NYC Hacks Shipping at the Ports & Logistics Hackathon

Feb 3, 2017   |   Briana Vecchione, MSNY Civic Tech Fellow

This month, our team at Microsoft NY collaborated with developers, business people, designers, domain experts, and lawyers as sponsors and mentors to bring modern technology to the international shipping industry at the NYC Ports & Logistics Hackathon. The 48-hour hackathon was a collective effort between Rainmaking Innovation, Ports America, the Port Authority of NY/NJ, Mærsk Group, Microsoft, Quintiq, INTTRA, Cisco and the Red Sea Gateway Terminal. The history of international shipping has seen very little technological disruption, despite accounting for 90% of global trade. A marketplace that employs 13.5 Million people and generates $436.6 Billion in the US alone is a prime opportunity to innovate, and to this we say: Bring in the hackers.

It turns out, the sponsors had an array of premeditated topics for participants to tackle. One of the calls required teams to integrate machine learning or robotic process automation to reduce the need for manual labor. One team discovered that 65% of berths are missed, costing a shipping company $10,000/hr. They created DashPort, a berth management tool for commercial ports that estimated missed berths and costs wasted.

Another topic called for a solution for long lay-over times for shipping containers. Often times, containers are imported and have to pass through several stages including customs clearance and customer pickup. Direct costs incurred through these procedures fall on operators, shippers, and consignees. For this, the team behind BlackBox created a platform to monitor the handling of shipping containers by tracking movement & location.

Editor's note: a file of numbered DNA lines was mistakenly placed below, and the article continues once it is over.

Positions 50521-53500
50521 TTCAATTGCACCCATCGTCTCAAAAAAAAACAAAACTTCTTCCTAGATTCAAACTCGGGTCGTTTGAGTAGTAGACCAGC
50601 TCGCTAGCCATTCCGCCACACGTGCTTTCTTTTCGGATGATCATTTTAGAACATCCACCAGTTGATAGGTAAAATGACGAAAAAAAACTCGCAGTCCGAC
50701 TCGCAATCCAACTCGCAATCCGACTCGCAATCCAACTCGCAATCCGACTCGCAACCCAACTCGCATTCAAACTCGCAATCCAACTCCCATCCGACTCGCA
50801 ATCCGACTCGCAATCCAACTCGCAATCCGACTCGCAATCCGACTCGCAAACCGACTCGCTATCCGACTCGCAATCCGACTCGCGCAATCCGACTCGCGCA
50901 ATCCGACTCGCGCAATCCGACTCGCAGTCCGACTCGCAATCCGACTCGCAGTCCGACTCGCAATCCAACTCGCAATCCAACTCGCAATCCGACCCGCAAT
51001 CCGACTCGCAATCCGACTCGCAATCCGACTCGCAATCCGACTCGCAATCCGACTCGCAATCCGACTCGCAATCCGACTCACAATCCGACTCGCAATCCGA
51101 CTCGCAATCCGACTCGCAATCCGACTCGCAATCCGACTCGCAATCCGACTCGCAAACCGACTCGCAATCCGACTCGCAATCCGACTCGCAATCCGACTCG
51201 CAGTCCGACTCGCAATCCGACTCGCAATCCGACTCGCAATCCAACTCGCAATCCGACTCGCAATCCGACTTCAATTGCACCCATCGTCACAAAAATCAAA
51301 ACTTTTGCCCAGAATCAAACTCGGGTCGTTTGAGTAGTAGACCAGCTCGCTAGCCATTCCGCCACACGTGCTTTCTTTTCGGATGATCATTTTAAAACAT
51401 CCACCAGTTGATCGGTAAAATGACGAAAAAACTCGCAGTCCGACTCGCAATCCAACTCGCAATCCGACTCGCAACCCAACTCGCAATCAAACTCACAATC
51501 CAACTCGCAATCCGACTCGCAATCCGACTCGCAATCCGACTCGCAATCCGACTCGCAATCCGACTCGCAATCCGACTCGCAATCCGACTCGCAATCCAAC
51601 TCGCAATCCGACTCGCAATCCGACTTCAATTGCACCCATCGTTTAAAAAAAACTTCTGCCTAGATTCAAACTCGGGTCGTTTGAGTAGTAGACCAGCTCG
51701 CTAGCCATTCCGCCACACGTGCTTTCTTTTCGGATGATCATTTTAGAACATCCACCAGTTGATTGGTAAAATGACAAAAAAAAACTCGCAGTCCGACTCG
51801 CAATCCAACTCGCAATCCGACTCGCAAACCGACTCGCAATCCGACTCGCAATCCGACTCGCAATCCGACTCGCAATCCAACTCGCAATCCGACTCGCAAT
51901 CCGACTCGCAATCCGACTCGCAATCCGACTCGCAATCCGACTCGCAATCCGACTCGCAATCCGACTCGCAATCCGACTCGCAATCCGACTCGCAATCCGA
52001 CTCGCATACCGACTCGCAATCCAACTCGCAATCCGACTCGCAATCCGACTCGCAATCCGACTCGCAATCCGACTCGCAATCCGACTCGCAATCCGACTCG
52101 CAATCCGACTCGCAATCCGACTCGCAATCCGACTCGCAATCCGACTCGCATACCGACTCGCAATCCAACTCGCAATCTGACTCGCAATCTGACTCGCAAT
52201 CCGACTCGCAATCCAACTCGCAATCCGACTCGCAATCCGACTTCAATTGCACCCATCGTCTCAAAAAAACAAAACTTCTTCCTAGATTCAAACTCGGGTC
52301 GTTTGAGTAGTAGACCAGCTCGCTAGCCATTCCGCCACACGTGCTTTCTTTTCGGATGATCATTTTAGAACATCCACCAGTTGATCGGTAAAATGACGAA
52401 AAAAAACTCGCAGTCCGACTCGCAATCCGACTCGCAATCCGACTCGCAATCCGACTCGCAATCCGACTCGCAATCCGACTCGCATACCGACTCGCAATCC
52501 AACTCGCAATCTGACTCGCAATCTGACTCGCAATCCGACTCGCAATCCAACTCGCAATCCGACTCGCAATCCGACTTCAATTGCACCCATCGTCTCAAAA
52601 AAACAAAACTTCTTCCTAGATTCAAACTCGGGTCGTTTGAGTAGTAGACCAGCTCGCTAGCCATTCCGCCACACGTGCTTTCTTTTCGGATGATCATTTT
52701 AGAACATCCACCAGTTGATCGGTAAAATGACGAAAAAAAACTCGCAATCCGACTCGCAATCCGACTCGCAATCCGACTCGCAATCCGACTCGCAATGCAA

End-to-end tracking was also presented as a topic for teams, since market dynamics increasingly pressure for shorter product life cycles. Companies have been ordering merchandise in smaller volumes but increasing the frequency of orders, which has placed a heavier demand on less-than-container load (LCL) cargo shipping. For this challenge, a door-to-door tracking platform called Shipment Go was pitched for the transport of consumer goods.

Other topics called for participants to integrate block chain technologies for the trade of CO2 emissions, design new concepts for cyber-resilience in ports, and use big data to design tools that circumvent potential system bottlenecks. The most popular topic by far was predicting cargo flow, which teams aimed to perfect by incorporating weather, holiday delays, traffic, inventory levels, GDP, and other external factors. The winning team built and presented PortDispatch, a community based traffic and navigation app for ports. The team took home $5,000 and access to the sponsor executives for real world application.

Teams pitched their MVPs after 48 hours of building prototypes, rapid fire market validation, and business model invention. The projects were selected by judges based on business potential, technical quality of demo, and applicability for a pilot program. We were impressed by the standard of product and caliber of pitches we saw across the board from participants. Just another day in the life of civic hackers using open data to give us the immediate supply-and-demand economy we all love and depend on.

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